- Shopska salad – the most famous Bulgarian salad, which in Bulgarian sounds like “shopska salata” and it’s one of the first local words foreigners learn; it comprises cucumber, tomato, peppers, onions, and crumbled Bulgarian white cheese
- Tarator – cold yogurt soup with cucumbers, walnuts, garlic, and dill – perfect for the Summer
- Kyufte and Kebapche – both are made of minced meat (usually a mixture of pork and beef) but the first is round, resembling a meatball, has onion in it, and could be baked, fried, and grilled, while the latter is shaped like an elongated cylinder, has no onion, and is always grilled
- Banitsa – baked pastry dish made of layered filo pastry and a mixture of eggs, Bulgarian white cheese, sunflower oil, and yogurt
- French fries with grated Bulgarian white or yellow cheese (kashkaval)
- Tikvenik – the sweet counterpart of bantisa, the filling is made of grated pumpkin, cinnamon, walnuts, sugar, and sunflower oil
- Baklava – the Bulgarian take on this traditional Turkish dessert is made with walnuts
- Strained yogurt with jam or honey, fruits, and walnuts
- Rice milk – another Turkish influence, rice boiled in milk with sugar and served sprinkled with cinnamon
- Biscuit cake – layered cake alternating biscuits and vanilla pudding
Where To Eat in Bansko
No point becoming a Bansko digital nomad if you go hungry!
Head to the above-mentioned mehanas or any other of this kind for both Bansko and Bulgarian specialties.
They also offer lunch menus, so you can kill two birds with one stone.
- Le Petit Nicolas Bansko -Transport yourself to France with a wide variety of fresh baguette sandwiches and desserts.
- Coconut, Coffee & Smoothies – meet your eating-healthy goals with a smoothie and/ or a coconut bow
- Chalet Yanitsa – with a wide variety of local and not only cooked dishes and unbeatable prices (daily prices gravitating around BGN 5-10 ($3-7), it’s not surprising that this place is everyone’s favorite.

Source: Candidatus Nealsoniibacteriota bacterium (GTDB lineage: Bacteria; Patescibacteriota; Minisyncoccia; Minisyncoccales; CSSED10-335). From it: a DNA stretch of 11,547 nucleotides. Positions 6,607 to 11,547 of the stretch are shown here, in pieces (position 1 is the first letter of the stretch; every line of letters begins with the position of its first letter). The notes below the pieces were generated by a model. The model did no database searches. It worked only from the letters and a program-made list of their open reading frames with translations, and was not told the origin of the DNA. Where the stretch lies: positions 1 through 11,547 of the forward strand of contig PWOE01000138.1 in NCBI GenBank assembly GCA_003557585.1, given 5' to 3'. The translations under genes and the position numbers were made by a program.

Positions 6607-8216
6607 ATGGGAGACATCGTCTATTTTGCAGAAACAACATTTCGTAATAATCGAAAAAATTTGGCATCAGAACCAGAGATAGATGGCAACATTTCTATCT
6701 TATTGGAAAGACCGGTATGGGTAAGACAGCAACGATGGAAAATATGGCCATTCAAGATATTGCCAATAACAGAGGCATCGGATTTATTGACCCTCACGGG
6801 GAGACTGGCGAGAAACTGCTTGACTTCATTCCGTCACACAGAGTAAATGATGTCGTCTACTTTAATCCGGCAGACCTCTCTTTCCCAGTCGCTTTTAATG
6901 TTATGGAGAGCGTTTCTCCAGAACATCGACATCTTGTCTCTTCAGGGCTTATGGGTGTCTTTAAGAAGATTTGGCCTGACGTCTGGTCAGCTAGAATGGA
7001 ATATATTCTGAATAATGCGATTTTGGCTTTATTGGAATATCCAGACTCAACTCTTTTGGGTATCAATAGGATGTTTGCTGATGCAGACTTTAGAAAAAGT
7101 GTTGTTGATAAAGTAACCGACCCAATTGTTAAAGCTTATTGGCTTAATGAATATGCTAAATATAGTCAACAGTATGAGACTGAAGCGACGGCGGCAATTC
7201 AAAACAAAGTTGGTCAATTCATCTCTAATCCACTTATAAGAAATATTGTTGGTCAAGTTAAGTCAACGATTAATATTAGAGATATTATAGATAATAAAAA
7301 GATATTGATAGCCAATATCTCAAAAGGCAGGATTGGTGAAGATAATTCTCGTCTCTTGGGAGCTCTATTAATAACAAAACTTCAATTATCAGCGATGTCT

The first was recently opened in Bansko after its great success in another town in the area, Razlog, while the second is a bit on the higher end and is part of a chain of restaurants, the other locations being Sofia, Plovdiv, and Borovets.
- Happy Food – if you prefer some street food like burgers and pancakes
You can have dinner at any of the aforementioned lunch and local specialties places, but when it comes to those special occasions or when you just feel like spoiling yourself, the following will come in handy:
- Five M Bansko – fine dining restaurant with modern decor and ambiance that can satisfy meat lovers and vegan needs alike
- OSCAR Wine & Gastro – as the name suggests you’ll find a wide variety of delicious regional wines served in a nice and cozy atmosphere; there’s also a great garden and if you happen to be there on Sunday, you’ll have the chance to try original paella
There are several places in and around the town where you can do your grocery shopping, including, but not limited to the following:
- Happy Market – a local chain of supermarkets
- Pirin – local supermarket
- Grosh – another local supermarket that offers a wide variety of vegan and organic products